By Abigail Lewis
Khyentse Yeshi, son of Tibetan master Chögyal Namkhai Norbu, may be the reincarnation of an uncle who died in detention in Tibet, but he’s an acne-ridden young rebel when we meet him in Jennifer Fox’s movie, My Reincarnation. The film is as much about the young man as it is about his father, and as much about the human path as it is about Buddhism.
Norbu is a renowned teacher and scientific researcher in the Dzogchen tradition who fled Tibet when “the Chinese troubles” began, created a family in Italy, and continued to teach Dzogchen. Having a renowned Tibetan lama for a father might seem glamorous (especially when the Dalai Lama is a personal friend), but with Norbu traveling almost constantly and their home continually awash with students, young Yeshi longed for something more “normal.” In this film, Fox gives us an intimate glimpse into the life of this extraordinary family.
WLT: How did you feel about being filmed?
Yeshi: When you already have students in your house, it doesn’t make much difference. We were already in the public eye. Students demand the presence of the teacher. It’s not a matter of being public or private, but more accessible.
As a child, did you ever get angry at this father for your difficult family life?
There were more simple things that made us angry. For example, holding the remote for the TV. This is normal. Getting angry for something else is not correct, because each of us has his own nature.
Seeing your father’s humanity, that he naps or struggles in the water, will this serve Dzogchen?
As long as we are on this earth, teaching the teachings of Buddha or enlightenment doesn’t change our physical condition, we remain human. So seeing or not seeing doesn’t change very much.
You worked in business for a number of years before becoming a teacher. Has that been useful?
In the typical Italian business context, half of the time you are dealing with problems that are personal, not directly related to profit. So you are using holistic methods. Most of the time my activities were to make people change their organizational practice and better accept new ideas. For Italians, religion and food are more important, not how much profit we get and how efficient we are. It’s not just about money. There isn’t a distinction between work and practice, or work and spirituality.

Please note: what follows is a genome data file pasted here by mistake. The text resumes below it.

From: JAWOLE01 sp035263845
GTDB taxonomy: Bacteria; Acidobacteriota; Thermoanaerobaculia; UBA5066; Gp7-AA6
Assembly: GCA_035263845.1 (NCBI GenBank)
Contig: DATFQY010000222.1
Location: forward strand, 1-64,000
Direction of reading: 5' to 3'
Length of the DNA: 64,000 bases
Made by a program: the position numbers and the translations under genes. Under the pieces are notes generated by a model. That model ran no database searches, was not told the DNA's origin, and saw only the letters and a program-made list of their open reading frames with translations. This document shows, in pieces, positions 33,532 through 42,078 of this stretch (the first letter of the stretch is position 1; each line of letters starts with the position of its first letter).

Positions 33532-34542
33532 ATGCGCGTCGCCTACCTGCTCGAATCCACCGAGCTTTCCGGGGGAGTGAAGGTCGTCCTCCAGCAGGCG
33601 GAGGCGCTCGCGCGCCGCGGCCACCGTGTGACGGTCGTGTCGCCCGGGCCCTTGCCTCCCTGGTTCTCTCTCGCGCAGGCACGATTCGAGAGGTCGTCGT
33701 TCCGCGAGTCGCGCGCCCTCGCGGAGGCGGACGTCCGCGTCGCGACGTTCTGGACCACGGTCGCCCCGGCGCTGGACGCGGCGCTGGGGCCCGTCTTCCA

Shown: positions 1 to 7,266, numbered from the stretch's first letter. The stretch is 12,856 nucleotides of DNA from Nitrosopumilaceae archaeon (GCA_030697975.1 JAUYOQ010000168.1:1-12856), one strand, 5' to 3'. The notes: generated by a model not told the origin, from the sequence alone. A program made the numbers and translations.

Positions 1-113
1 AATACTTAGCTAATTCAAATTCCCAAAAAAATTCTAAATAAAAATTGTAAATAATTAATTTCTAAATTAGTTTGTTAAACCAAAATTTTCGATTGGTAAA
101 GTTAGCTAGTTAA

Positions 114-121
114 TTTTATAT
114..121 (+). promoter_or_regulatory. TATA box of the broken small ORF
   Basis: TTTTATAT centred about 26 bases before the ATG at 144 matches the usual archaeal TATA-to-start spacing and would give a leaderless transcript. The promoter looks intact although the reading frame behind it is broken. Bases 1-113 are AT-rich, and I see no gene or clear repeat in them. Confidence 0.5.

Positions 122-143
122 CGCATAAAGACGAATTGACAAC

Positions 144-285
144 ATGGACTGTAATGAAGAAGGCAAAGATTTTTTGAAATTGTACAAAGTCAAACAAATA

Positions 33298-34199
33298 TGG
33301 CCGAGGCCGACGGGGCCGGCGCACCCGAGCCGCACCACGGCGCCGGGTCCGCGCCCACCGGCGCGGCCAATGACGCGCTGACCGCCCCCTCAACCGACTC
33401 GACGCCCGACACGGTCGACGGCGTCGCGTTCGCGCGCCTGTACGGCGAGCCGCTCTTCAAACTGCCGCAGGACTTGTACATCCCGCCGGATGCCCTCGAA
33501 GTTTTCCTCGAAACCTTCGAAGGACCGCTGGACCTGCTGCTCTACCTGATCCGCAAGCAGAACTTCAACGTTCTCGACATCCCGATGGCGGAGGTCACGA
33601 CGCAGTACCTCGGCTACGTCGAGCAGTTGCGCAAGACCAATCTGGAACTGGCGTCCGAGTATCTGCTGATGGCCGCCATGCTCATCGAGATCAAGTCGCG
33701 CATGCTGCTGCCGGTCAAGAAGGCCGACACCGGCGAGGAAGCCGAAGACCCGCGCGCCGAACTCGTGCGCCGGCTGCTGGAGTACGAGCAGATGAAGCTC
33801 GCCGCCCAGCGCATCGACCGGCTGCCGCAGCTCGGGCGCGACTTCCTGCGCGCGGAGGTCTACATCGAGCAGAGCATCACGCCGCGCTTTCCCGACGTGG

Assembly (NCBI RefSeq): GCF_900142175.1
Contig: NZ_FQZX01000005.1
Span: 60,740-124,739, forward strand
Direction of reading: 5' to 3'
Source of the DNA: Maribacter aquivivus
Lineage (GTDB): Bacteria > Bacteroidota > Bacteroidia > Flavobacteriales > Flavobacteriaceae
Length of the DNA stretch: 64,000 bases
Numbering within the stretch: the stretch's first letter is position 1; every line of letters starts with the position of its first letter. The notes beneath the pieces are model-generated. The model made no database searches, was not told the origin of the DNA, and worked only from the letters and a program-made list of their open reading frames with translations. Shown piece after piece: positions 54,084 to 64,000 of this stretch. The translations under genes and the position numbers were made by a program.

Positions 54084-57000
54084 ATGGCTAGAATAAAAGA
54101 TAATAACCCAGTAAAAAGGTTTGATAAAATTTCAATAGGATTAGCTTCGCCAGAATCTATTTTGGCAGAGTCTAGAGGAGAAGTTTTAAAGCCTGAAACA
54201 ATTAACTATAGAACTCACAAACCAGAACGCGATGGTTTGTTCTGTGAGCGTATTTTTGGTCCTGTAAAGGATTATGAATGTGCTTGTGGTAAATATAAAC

How did you feel being honored and welcome by the Tibetan people?
The first time I went I was very young, and the people were in strong repression and could not show any kind of respect. But one day in front of the main monastery in Lhasa, we were dressed as foreigners but some older women started shouting “He’s a teacher, he’s a teacher.” After five minutes my father was almost under arrest. In 2007, without such strong conflict and repression, this kind of welcome is absolutely ordinary. When you are a teacher, they do enthronement—the teacher takes his place in his own monastery. So this is something I celebrated. It’s quite common. When a reincarnation is enthroned, takes his place in the monastery, his duty is not so much to teach, but to earn money for the monastery. This is different from teaching, it is earning money for the monastic system. I didn’t wish to do this kind of thing. Tradition relating to knowledge, this I like.
Do you think the film will help people to understand Dzogchen?
People are always searching for some deep meaning, something that transcends their condition of life and existence, but this doesn’t make much sense. Existence is already self-perfected by its own nature. Just because someone is alive doesn’t mean he needs to find a meaning. It’s a completely difference perspective, finding meaning and being happy—they have no relationship, these two things. If you are happy, you are happy; you don’t need a meaning or reason to be happy.
How do you feel about taking over leadership in the Tibetan community?
HH has already pointed out two boys who are a younger reincarnation, because he doesn’t want to continue the system of reincarnation. He prefers there be one or two persons who have knowledge and respect, take care of the future of Tibetans and so on. The world is very big; all need something spiritual. So is not important to have one unique lineage. Two teachers are better than one. Two thousand are better than two.
Color photos courtesies Luigi OttavianiBuddhism, Chögyal Namkhai Norbu, Dzogchen, Khyentse Yeshi, reincarnation, Tibet